While the bass is quite substantial in the overall mix, the SE846 escapes from that consumer-orientated signature by retaining articulacy and employing a perfect decay response.


Faithful to Shure’s house sound, the midrange of the Shure SE846 is relatively forward in presence. That is not to say that this part of the frequency is very intimate however as there is still a great sense of air to prevent these IEMs from ever sounding congested.

There is also a real sense of naturalness in the portrayal of vocals which boasts clarity and emphasizes Shure’s clear sound. Even though the bass has an amazing response, the mids of the Shure SE846 are equally as good as instruments have never sounded more alive and life-like before.

In addition to this, there are never elements of harshness or stridency in the SE846 yet Shure has still somehow managed to evade an overly smooth signature to preserve realistic texture which stays true to the original audio production.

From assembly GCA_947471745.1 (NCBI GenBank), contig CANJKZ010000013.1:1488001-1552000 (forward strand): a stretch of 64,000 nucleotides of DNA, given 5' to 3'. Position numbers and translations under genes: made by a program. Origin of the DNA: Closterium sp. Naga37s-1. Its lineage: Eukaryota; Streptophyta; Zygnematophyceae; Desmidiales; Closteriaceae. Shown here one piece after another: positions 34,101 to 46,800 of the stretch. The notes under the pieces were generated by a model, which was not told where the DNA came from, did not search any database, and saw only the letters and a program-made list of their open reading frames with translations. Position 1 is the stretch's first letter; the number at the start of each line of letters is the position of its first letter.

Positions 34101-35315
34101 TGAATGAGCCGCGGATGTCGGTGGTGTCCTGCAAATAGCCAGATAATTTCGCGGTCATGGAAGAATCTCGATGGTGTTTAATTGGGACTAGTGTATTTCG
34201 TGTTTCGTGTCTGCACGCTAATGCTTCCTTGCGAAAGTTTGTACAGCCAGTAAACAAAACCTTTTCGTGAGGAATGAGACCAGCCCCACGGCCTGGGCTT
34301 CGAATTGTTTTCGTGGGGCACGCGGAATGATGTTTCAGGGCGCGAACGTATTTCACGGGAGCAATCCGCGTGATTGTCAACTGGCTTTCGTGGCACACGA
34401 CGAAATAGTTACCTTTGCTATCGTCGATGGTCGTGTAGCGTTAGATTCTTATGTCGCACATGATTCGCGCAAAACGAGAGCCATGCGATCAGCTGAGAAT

The DUNU DN-2000, in comparison, sounds brighter but more distant and less focused than the more intelligible midrange of the SE846. In the same fashion, the SE846 sounds brighter than the Heir Audio IEM 8.0 yet is more revealing than the Heir’s intoxicatingly smooth sound signature.

The 3 filters have quite an impact on the midrange frequency, with the bright tuning having a slightly thinner note presentation but the better top-end extension and the warm tuning offering a more full-bodied warm midrange.


The highs of the Shure SE846 are quite subdued compared to traditional balanced-armature sets such as the Final Audio Heaven VIII and Rock-it Sounds R50. Though better in this regard than its predecessor, the SE535, the treble of the Shure SE846 lacks a bit of energy and sparkle even with the brightest sound tuning.